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I have to admit I never expected to have a post like this one on my blog. However, I feel this is the best way to keep people informed of what we have to deal with simply because we dare to promote a healthy way of eating that doesn't conform to the "standard guidelines".
Jack Malvern, a senior news reporter and former arts correspondent for The Times, sent us an email on Friday evening at 20:40 accusing us of recommending alternative treatments for cancer.
He based his accusations on a single sentence taken out of context. You would expect that any respectable journalist would do some basic investigative work before making accusations. But it seems this is not Jack's approach.
We were so shocked by Jack's accusations that the first thing we did was to check if the email address it was sent from is actually legitimate. Our initial thought was that it was the work of a prankster - not a journalist.
We have already informed Jack that we will include all correspondence unedited on our website and share it on social media.
Jack Malvern's Email
What contributed to our surprise - and may be completely unrelated - is that for the first time ever we received an email just days before Jack's message inviting us to promote an unspecified 'natural therapy' for cancer which we dismissed and marked as spam in our ticketing system:
So what is going on here? Why would a former arts correspondent who - as far as we can tell - never wrote anything related to nutrition, health or technology suddenly have such an interest in our app?
Our Response to Jack Malvern's Email
I'm shocked at your claims. You have taken a sentence out of context accusing us of 'suggesting alternative treatments' when what we’re referring to is using the ketogenic diet alongside standard treatments – exactly as I do for my thyroid condition.
Of course, if you were to contact us in advance or use our app or visit our website you’d know that already, but sadly you didn’t bother.
Let me explain our approach so there is no confusion:
We never did and never will recommend any 'alternative treatments' for any condition. In fact, we actively discourage people from using the ketogenic diet itself as 'treatment' for any conditions and we always urge our users to contact medical professionals.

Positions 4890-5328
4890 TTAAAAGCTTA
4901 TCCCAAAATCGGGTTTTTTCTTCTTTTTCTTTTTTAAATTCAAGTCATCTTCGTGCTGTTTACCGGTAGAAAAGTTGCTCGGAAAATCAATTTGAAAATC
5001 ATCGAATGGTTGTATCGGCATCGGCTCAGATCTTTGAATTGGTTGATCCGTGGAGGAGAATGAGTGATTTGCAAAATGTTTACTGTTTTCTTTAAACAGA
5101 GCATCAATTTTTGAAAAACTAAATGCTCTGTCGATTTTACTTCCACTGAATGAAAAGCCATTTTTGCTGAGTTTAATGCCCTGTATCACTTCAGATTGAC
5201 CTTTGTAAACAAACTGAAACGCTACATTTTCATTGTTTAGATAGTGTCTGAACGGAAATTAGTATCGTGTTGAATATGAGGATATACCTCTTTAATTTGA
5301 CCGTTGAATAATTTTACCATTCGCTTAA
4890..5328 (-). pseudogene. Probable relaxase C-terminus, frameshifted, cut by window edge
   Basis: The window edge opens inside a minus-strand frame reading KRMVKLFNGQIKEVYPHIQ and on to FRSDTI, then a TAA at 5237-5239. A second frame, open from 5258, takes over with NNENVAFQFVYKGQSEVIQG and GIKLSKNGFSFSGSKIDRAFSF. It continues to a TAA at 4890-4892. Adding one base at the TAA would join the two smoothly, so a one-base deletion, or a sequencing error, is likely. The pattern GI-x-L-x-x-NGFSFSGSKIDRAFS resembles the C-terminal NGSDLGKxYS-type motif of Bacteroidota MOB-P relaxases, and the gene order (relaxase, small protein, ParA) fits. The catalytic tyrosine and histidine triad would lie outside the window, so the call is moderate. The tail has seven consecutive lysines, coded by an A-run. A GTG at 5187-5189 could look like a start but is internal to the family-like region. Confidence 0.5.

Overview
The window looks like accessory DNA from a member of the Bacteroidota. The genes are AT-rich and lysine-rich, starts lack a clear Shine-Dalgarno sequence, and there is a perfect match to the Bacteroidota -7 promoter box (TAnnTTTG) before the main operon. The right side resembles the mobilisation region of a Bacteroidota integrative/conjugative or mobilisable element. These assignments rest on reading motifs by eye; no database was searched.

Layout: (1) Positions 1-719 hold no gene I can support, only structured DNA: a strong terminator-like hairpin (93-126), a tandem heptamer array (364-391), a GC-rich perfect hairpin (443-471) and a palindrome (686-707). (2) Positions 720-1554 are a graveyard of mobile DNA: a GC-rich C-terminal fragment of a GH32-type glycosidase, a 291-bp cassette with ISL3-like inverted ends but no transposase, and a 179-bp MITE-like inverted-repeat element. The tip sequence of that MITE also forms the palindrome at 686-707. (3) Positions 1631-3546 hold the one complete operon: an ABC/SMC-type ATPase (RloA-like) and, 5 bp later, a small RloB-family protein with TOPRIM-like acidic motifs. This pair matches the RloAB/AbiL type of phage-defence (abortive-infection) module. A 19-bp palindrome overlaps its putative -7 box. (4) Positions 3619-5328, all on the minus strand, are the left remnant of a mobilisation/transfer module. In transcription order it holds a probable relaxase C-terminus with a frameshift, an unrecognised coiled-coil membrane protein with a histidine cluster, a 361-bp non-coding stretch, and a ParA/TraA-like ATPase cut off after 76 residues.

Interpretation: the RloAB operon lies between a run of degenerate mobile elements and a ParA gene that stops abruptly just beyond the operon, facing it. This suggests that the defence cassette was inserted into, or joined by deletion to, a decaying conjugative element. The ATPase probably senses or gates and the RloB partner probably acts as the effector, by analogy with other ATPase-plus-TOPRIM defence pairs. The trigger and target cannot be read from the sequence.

When it comes to cancer, below is an example that can be found in our app (and our website https://ketodietapp.com/Blog/lchf/ketogenic-diet-and-brain-cancer)
If you’re wondering why we refer to the ketogenic diet as a “tool” for cancer, you can find out more in the 4 studies mentioned in the article above and the additional references below:
I believe this clarifies the matter 1, and I'll briefly respond to some other points:
You quote Ruth Kilcawley who states that the ketogenic diet is dangerous during chemotherapy due to 'weight loss'.
Like any diet the ketogenic diet can be used to lose, maintain or gain weight – it comes down to calories consumed. We'd love to see the clinical trials and research that Ruth Kilcawley is basing her advice that the ketogenic diet is dangerous when used in conjunction with cancer treatment.
When it comes to the Cancer Research UK quote I’ll overlook the fact that the whole quote is about ‘sugar’ and not carbohydrates and I’ll provide some info you may find useful in your research:
I believe I have answered your questions.
In addition, I’ve asked our developer to update our App Store listing to further clarify our approach although it has already been explained in our app and our website as can be seen above.
For complete transparency we’ll post all our exchanges unedited on our blog and share them on social media.
Applications of the Ketogenic Diet in Patients with Cancer
Apart from the studies listed in my reply, it's worth mentioning that there are plenty more resources focusing on keto in cancer management:
Is This Bias or Just Lazy Journalism?
So what Jack did was to take a sentence out of thousands of pages of content and give a narrow interpretation to fit his narrative.
Let's be clear about some facts:
- Jack never contacted us to confirm his understanding of our app and what it actually does.
- He never used our app to be aware of the content, disclaimers and our approach.
- He appears to have never visited our website to find out more about us.
The fact that Jack claims we recommend 'alternative treatments' for cancer shows he hasn't spent any time looking at the facts but he simply used one sentence that he misinterpreted to fit his story. Furthermore, I would also have expected to see some effort in learning and understanding the topic itself.
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